The 2020 election cycle is very, very far away but some Democrats aren’t as confident that Donald Trump can be easily bumped off. Heck, they may be the case for the entire Democratic base. Why do you think they’re clamoring for impeachment? It’s the quickest and most immediate way to remove him from office—so they think—and if it’s successful, yes—Mike Pence doesn’t have the draw of the Trump train. He would probably lose, but impeachment won’t be successful. And while the Left lusts for such a fight, jobless claims have dropped to its lowest levels in a half-century, unemployment has dipped below four percent, wages are up, economic growth is solid at three percent, and the jobs are bountiful. There are more jobs than there are job seekers. Oh, I’m just being suffocated by this white nationalist agenda…my eyes cannot roll any harder at that tired, absurd, and wholly ridiculous liberal talking point.
The thing about Trump is that people like his policies. He scores pretty well on handling the economy, it’s just that his personality doesn’t register high. Yet, at the end of the day, Trump gets stuff done, which is more than what you can say about the Democratic Party over the past ten years. With a solid economy and the power of incumbency, Steve Rattner, a Treasury official under the Obama administration who was a top adviser during the auto bailout, threw some cold water on the Left’s 2020 hopes, noting the power of the incumbency and the state of the economy are keys to determining outcomes. In this case, that would be advantage Trump—and he’s not the only one. Rattner uses Yale professor Ray Fair’s model, which predicted the outcomes for 2008, 2012, and 2016 elections. Mark Zandi, another economist, has looked at a dozen other models as well. All of them have Trump winning re-election (via NYT):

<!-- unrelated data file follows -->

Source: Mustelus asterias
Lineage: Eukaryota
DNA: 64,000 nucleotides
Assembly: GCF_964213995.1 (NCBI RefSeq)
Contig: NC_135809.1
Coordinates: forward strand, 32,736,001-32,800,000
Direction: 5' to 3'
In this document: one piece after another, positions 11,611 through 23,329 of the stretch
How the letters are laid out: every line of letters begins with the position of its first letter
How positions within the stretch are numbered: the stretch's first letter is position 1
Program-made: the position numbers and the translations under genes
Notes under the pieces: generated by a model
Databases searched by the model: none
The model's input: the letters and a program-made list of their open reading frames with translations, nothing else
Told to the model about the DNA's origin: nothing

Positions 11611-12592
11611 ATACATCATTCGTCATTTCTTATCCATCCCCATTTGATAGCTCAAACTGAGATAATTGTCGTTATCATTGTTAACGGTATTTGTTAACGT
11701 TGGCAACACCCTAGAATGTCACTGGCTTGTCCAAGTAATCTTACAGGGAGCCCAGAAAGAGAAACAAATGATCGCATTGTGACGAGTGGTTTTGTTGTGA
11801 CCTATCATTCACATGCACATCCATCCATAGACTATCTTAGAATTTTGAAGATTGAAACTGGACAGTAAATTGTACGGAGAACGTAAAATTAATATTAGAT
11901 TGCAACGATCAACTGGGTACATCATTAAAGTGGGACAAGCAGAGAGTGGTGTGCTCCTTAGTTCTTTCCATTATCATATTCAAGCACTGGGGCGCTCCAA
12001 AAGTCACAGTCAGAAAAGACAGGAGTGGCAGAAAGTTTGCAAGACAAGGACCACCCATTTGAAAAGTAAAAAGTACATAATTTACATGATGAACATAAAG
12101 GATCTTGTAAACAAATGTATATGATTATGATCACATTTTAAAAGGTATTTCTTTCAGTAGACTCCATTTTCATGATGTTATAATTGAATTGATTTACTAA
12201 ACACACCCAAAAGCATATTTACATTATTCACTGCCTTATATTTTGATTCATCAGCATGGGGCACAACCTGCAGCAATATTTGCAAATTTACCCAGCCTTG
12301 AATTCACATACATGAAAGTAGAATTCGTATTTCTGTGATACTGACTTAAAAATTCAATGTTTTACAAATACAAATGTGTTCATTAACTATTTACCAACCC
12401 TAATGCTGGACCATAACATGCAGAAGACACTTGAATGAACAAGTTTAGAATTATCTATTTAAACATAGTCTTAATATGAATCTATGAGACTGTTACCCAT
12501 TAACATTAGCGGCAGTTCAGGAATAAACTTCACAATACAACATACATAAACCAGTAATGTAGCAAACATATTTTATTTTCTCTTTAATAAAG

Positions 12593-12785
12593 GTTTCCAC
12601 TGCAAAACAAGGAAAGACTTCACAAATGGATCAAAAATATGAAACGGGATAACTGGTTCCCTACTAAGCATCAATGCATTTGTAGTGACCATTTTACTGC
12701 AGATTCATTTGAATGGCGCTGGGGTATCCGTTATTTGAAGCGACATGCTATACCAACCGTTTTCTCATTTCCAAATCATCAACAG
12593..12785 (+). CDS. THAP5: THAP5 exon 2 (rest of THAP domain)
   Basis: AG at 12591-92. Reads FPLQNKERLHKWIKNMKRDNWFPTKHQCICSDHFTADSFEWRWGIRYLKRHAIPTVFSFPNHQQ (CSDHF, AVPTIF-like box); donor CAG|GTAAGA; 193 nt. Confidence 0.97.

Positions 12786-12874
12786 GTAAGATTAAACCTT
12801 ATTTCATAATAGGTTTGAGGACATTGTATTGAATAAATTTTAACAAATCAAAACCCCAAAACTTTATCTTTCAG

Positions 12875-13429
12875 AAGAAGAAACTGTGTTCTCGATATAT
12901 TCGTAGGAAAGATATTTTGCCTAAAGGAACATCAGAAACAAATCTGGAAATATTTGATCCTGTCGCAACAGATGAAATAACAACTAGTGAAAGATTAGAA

The economy invariably ranks among the top issues on the minds of voters in presidential elections. At the moment, it appears to offer President Trump a meaningful tailwind.
But how big is that tailwind? Fortunately, economists have worked hard to develop models for predicting election outcomes, and according to one of the best of these, it should be quite large.
One of the first — and perhaps still the best — of these models was created by Ray Fair, a professor at Yale. He found that the growth rates of gross domestic product and inflation have been the two most important economic predictors — but he also found that incumbency was also an important determinant of presidential election outcomes.
It’s worth noting that the Fair model is hardly alone in its forecast. Mark Zandi, the chief economist at Moody’s Analytics, has looked at 12 models, and Mr. Trump wins in all of them. Donald Luskin of Trend Macrolytics has reached the same conclusion in his examination of the Electoral College.
So the question for 2020 may well be whether Mr. Trump can overcome the majority of voters’ poor perception of him and use a good economy and incumbency to win re-election.
Over at Hot Air, Ed touched on this piece and another by Bret Stephens, who also noted Trump’s likely re-election next year:
The problem isn’t Trump as much as it is the extreme nature of his opposition. Around the globe, progressives are on the retreat thanks to their inflexibility and their inability to connect to the common people who cast those votes.
And by peddling gun bans/confiscation, late-term abortion, high taxes, free college, free health care, and political correctness—they’re doing a helluva job in trying to not connectwith…normal people